Hobby Lobby Joins Federal Gov't in Asking Supreme Court to Hear Appeal in HHS Lawsuit

A retail giant that sued the federal government over the Department of Health and Human Services' mandate that requires religious employers to cover emergency contraceptives that can cause early abortion has asked the United States Supreme Court to review the case.

Hobby Lobby Stores Inc. sent a petition on Monday to the highest court in the land agreeing with the federal government's request for appeal regarding a lower court decision.

Although Hobby Lobby recently won an exemption from the mandate before the full court of the Tenth Circuit Court of Appeals, the company believes that the Supreme Court should weigh in on the matter.

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"The issues presented in the government's petition are indeed important, and the circuits are now hopelessly divided on critical questions of standing and religious liberty," reads the petition in part.

"Respondents respectfully suggest that the considered decision of the en banc Tenth Circuit Court of Appeals is correct. Nonetheless, respondents agree with the government that, in light of the importance of the issues and the division in the circuits, plenary review by this Court is warranted."

In September 2012, Hobby Lobby filed suit against the federal government over the HHS mandate due to religious objections the company's owners had to providing "morning-after" Plan B and "week-after" Ella One pills.

"The government is saying we have to provide prescriptions that are abortive and that violate our conscience, because we believe that life begins at conception and it's something that we have no desire to fully fund, which is what the mandate requires," said Steve Green, president of Hobby Lobby, in an earlier interview with The Christian Post.

In late June, the Tenth Circuit Court ruled in favor of Hobby Lobby, overruling a lower court decision against the company. Last month, the federal government filed an appeal with the U.S. Supreme Court.

Critics of the Tenth Circuit decision have argued that the ruling wrongfully grants religious freedom protection to companies.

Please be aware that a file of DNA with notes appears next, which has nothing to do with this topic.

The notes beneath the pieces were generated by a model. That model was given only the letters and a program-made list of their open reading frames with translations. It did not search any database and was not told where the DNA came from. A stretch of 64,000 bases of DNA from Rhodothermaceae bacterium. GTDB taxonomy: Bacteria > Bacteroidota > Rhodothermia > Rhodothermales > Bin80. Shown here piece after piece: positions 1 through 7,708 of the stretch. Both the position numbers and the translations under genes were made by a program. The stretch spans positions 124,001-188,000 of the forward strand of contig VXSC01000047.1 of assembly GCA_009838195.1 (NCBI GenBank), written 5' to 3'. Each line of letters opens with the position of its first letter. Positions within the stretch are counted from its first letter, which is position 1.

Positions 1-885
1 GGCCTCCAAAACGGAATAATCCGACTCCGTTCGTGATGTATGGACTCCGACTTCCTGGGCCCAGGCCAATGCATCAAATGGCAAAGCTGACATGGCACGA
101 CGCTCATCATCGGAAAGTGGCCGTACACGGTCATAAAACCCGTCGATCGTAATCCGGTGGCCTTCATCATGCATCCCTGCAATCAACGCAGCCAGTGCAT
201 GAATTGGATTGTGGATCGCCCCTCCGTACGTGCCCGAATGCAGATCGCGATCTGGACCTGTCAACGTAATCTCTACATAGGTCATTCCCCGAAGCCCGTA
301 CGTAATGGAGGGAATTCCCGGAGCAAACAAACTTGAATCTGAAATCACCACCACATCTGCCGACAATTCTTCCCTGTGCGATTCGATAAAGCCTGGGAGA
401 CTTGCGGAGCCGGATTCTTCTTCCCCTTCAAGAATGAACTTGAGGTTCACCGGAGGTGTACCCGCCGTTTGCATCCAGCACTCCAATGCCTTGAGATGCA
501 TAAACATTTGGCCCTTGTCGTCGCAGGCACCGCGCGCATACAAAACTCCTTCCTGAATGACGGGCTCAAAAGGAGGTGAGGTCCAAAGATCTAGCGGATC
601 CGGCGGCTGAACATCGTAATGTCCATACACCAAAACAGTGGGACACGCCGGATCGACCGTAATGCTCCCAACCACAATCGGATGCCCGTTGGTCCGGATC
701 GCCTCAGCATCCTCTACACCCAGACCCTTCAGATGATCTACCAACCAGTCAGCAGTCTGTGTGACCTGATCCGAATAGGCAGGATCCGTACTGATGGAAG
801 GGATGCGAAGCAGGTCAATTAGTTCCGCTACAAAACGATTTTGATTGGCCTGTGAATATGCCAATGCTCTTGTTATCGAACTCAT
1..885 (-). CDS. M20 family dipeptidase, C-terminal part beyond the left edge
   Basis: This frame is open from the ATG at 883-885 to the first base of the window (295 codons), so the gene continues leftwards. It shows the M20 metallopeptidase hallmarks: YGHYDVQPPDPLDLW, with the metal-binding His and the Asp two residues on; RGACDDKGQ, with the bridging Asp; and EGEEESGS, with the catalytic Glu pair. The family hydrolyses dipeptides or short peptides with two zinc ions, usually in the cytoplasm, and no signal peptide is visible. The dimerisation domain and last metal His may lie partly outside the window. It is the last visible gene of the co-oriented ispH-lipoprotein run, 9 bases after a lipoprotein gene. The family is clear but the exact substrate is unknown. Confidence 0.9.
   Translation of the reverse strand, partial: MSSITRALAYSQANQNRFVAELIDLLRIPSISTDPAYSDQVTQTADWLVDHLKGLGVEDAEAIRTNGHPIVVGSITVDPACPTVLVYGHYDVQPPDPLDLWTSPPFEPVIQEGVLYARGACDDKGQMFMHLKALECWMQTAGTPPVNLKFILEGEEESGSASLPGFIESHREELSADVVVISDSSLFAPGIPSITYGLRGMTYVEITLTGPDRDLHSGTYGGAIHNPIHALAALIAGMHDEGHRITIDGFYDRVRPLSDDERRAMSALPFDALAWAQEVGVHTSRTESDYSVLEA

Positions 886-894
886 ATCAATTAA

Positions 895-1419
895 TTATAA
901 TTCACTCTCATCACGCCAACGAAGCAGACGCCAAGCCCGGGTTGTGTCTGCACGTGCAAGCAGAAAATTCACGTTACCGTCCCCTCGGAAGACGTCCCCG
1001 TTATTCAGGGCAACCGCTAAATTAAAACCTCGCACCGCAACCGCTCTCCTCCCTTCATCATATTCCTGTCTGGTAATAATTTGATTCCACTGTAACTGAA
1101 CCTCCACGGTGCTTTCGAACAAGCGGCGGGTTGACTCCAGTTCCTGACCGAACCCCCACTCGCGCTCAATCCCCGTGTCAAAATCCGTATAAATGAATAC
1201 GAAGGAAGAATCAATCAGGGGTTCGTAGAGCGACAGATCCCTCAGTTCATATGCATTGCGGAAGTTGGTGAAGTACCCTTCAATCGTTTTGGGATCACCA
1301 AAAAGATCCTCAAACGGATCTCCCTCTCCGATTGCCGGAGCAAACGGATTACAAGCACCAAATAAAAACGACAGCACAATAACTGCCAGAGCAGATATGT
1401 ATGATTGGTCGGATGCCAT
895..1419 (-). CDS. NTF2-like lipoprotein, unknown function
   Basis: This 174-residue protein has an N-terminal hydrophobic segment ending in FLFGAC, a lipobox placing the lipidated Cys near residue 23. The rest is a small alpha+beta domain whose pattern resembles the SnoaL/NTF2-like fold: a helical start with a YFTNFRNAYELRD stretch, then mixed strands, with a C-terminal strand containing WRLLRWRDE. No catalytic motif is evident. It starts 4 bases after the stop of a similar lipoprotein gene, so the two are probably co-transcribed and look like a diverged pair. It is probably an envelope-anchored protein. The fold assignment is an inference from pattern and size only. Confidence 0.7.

Writing for the left-wing organization the Center for American Progress, Julia Mirabella and Sandhya Bathija argued that Hobby Lobby succeeding harms the religious freedom of its employees.

"If the Supreme Court were to side with Hobby Lobby, it would be another piece of pro-corporate precedent from an increasingly pro-business court. Such a decision would also impact how we define religious liberty in America," wrote Mirabella and Bathija.

"Will corporations soon be permitted to override the religious-freedom rights of their employees? What other types of exemptions will these corporations have? Will these companies be free to disregard all civil rights laws barring discrimination?"

Throughout its lengthy legal issues, Hobby Lobby has been represented by the Becket Fund for Religious Liberty.

Kyle Duncan, general counsel of the Becket Fund and lead lawyer for Hobby Lobby, said in a statement that having the Supreme Court hear the case was important for companies and groups across the country.

"Right now, some courts recognize the rights of business owners like the Green family, and others do not. Religious freedom is too important to be left to chance," said Duncan.

"The Supreme Court should take this case and protect religious freedom for the Green family and Hobby Lobby."

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